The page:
Où sont mes drogues?

Forget about the iceberg lettuce shortage: here at Le Château we’re going through the rather more desperate Gabapentin pill drought. There are none whatsoever in the whole of West London, and the vet isn’t sure when they will be able to get hold of any.

I received the bad news by phone whilst in a packed football stadium and never have I been more glad of the noise, because, to a casual eavesdropper, the conversation wouldn’t have sounded great: “No, I’ve never had any problem getting hold of pills before. Yes, I’ve ordered 100, but please may I make it 150 in case there’s a problem next time, too? No, I already have plenty of the powdered version, thank you. Yes, it’s definitely the pills that I want …”

Our situation with Louis Catorze is a bit like that film Speed, where they have to keep driving the bus at a minimum of 50 miles per hour otherwise it will blow up. If we don’t keep Catorze’s medication at a constant level, his symptoms are likely to come back … and there’s no way on earth I want to return to the bad old days of nightly yowling and hissing and a chewed, bleeding tail.

It’s a blessing that we at least have the powder, but administering it isn’t easy. For a start, Sa Majesté won’t eat it in jambon de Bayonne, I assume because, like garlic, its pungency increases when crushed, so he can smell it immediately. It’s too wispy and floaty to just throw into his open mouth, so I have to actually shove my fingers in … and there’s nothing more terrifying than having to touch the jaws and teeth of a snapping, hissing beast who wants me dead. And, although powder is harder to spit out than pills, the unpredictable consistency and the fact that Catorze fights like a brute mean there are far too many variables to be able to measure doses accurately: spillages on clothes, furniture, the floor, my hair and his fur, bits that remain stuck to my fingers, and so on. So I haven’t the faintest idea how much of the powder actually makes it into him.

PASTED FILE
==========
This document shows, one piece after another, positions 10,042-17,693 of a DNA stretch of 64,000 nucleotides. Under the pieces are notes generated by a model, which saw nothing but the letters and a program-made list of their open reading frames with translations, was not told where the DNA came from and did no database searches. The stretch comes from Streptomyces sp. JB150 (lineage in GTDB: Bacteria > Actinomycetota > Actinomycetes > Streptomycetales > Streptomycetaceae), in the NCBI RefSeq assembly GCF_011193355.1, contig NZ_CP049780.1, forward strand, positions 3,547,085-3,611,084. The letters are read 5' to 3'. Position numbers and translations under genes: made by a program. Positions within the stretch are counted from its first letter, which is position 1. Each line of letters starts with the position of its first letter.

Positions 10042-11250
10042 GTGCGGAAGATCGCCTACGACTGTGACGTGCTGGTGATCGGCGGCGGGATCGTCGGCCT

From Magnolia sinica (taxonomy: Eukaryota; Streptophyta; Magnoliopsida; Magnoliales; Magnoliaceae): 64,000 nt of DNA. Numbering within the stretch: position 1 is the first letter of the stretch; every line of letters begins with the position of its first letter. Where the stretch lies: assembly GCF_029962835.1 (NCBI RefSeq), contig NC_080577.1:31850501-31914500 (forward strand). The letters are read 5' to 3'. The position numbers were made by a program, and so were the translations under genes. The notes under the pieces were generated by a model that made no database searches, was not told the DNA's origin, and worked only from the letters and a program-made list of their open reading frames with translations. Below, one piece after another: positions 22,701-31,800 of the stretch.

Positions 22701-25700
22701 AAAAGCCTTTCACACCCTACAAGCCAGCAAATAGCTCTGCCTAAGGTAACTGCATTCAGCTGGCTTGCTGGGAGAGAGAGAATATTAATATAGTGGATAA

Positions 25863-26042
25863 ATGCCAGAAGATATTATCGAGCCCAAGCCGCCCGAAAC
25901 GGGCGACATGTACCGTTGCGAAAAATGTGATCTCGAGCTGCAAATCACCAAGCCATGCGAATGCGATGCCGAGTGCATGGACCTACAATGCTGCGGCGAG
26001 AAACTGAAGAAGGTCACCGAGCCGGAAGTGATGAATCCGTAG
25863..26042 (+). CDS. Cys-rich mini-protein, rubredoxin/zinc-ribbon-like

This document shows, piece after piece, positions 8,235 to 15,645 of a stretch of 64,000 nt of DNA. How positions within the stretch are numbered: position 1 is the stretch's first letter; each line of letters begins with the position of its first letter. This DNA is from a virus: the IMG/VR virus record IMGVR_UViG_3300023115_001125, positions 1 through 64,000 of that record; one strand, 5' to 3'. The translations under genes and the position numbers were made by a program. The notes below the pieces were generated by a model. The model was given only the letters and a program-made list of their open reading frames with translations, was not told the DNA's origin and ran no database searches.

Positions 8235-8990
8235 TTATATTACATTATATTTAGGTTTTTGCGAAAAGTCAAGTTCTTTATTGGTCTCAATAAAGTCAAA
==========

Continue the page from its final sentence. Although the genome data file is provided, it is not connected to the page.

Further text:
Not that any of this seems to affect him long-term, though; his tail remains intact and he is continuing to eat, drink and pitter-patter happily about Le Château, unaware of all the stress he is causing us.

Cat Daddy: “He’s aware. Of course he’s aware. He just doesn’t give a shit.”

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11 thoughts on “Où sont mes drogues?

  1. Aww, he is a beautiful cat! My Magic is undergoing treatment for arthritis with some muscle wasting and I give him Gabapentin 3 times a day. Luckily I haven’t been bitten by him, in fact he seems to have a cat’s sense of when the next pill is due and shows up to let me get his pill container out.

    Liked by 2 people

      1. LOL! Well, no, I love my Magic too much to swap, but I know I would love meeting your cat. I love cats. Magic is 15 now and he really has gelled with me. We rescued he and his son Salem in 2006 and he honesty seems to be a little human in cat’s clothing! I call him my “husband” because he likes to sleep with his arms hugging my neck.Salem is less tolerant of medication though. He didn’t learn the art of anticipating the time for medicine from his dad!

        Liked by 1 person

    1. That does work, but sadly it doesn’t solve the issue of not being able to measure properly: bits remain stuck in the syringe or in the mixing vessel, so I still have no idea how much he’s had. He’s a monster, isn’t he? 👿

      Liked by 1 person

  2. There is a herbal version to keep cats calm I put it in water bowl but can’t remember the name. Will ask my cat lady friend what is is. It’s bought in health food stores cheap An perfectly safe

    Liked by 1 person

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